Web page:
Ordering a drink, sitting at a table with the view of the city, the Pakistani thinks about her father. At the mosque she is a Pakistani; to her friends, she’s seen as more of an Indian, she’ll settle with being a Pakistani right now. Normally impatient, the sermon was still ringing in her mind, stinging her face like a tight slap passed across it. All of her efforts for her family were thrown back in her face and now she’s sitting in a bar, drinking, waiting for a girl she’d previously been involved with. A major cluster fuck western intellectuals would drool over the prospect of debating. The Pakistani just wanted a drink and a chat.

She scoped out her friend amidst the slowly growing crowd, thirsty for release after a hard day of work earning money in the city on a Friday evening. Suddenly the Pakistani grew conscious about her attire. Her friends loved her in it, her friend in question preferred her in it, but she herself felt odd, misplaced, out of order; defected, almost, as if her attire was a silky “FUCK UP” label branded across her body. She finished off her drink and stood up with a glossy smile over her face to receive her friend. Both pairs of arms outstretched, both faces with smiles, the brown one subtly swerving in the other direction of the white ones lips because god forbid two girls were to kiss in public. The Pakistani’s friend looked bewildered at the rejection for a moment, but shook her face into politeness again, how-are-you’s and this-one-time-I-was-so-drunk’s were exchanged and laughed about. Drinks were flowing; money was no object, the crowd getting larger around the intimate table for two. The sun was setting over London and the bar was getting warmer, the Pakistani placed a hand over her friends and the got closer with the alcohol. The conversation was broken with an unwelcome remark of “interracial lesbian porn, nice one. Get that paki in a hijab.” She was was a bit confused, because I thought lesbian pornography was pornography containing two lesbians, not two girls who were holding hands over a table sharing gentle conversation. Either way the Pakistani’s friend bowed her head, her cheeks flushed. The Pakistani didn’t know how to handle the cat calls and wolf whistles entirely well so she stupidly went off outside to have a cigarette, leaving her friend there, alone.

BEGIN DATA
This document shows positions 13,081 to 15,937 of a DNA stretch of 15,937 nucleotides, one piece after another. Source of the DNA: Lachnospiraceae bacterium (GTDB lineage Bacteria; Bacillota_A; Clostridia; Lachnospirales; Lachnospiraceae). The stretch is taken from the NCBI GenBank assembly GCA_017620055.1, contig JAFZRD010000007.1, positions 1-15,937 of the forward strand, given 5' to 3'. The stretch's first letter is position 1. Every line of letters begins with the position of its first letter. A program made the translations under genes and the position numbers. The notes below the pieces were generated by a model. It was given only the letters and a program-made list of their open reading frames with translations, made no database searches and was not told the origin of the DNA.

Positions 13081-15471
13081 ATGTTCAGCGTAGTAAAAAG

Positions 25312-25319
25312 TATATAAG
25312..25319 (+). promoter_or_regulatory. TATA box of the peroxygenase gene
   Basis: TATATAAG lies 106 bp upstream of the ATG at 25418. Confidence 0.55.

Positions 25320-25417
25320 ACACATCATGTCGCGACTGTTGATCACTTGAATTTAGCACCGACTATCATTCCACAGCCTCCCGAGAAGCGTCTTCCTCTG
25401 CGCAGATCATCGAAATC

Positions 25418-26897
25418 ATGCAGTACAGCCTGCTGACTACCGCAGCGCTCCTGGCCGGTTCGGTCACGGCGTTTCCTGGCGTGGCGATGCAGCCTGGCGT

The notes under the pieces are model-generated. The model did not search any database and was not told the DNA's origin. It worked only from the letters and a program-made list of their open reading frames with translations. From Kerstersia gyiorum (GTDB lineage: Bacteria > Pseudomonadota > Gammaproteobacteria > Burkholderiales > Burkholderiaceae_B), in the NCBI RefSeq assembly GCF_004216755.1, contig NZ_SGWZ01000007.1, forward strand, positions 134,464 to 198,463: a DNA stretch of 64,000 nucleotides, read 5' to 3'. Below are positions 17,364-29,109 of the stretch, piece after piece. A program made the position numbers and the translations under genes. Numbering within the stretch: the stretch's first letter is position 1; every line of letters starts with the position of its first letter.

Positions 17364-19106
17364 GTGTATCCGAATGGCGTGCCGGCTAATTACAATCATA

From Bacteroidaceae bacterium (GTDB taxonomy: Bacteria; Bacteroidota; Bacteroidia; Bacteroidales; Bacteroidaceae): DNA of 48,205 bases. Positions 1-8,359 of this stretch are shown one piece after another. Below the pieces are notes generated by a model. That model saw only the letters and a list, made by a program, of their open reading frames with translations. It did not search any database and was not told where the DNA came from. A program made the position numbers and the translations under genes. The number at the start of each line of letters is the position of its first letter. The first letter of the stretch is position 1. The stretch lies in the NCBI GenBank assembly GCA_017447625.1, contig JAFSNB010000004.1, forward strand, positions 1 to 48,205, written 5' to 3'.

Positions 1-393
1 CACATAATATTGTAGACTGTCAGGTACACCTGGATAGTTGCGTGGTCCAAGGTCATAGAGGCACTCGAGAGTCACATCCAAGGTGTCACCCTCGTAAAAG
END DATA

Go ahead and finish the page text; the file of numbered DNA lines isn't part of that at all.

Smoking outside, her head spinning slightly, the Pakistani was approached by a fellow smoker, as the smoke hovering above their heads had joined them together, and introductions were prompted which took the form of “your dress is really nice, you don’t see much of that in the city.”

“Why thank you, my mother made it for me…”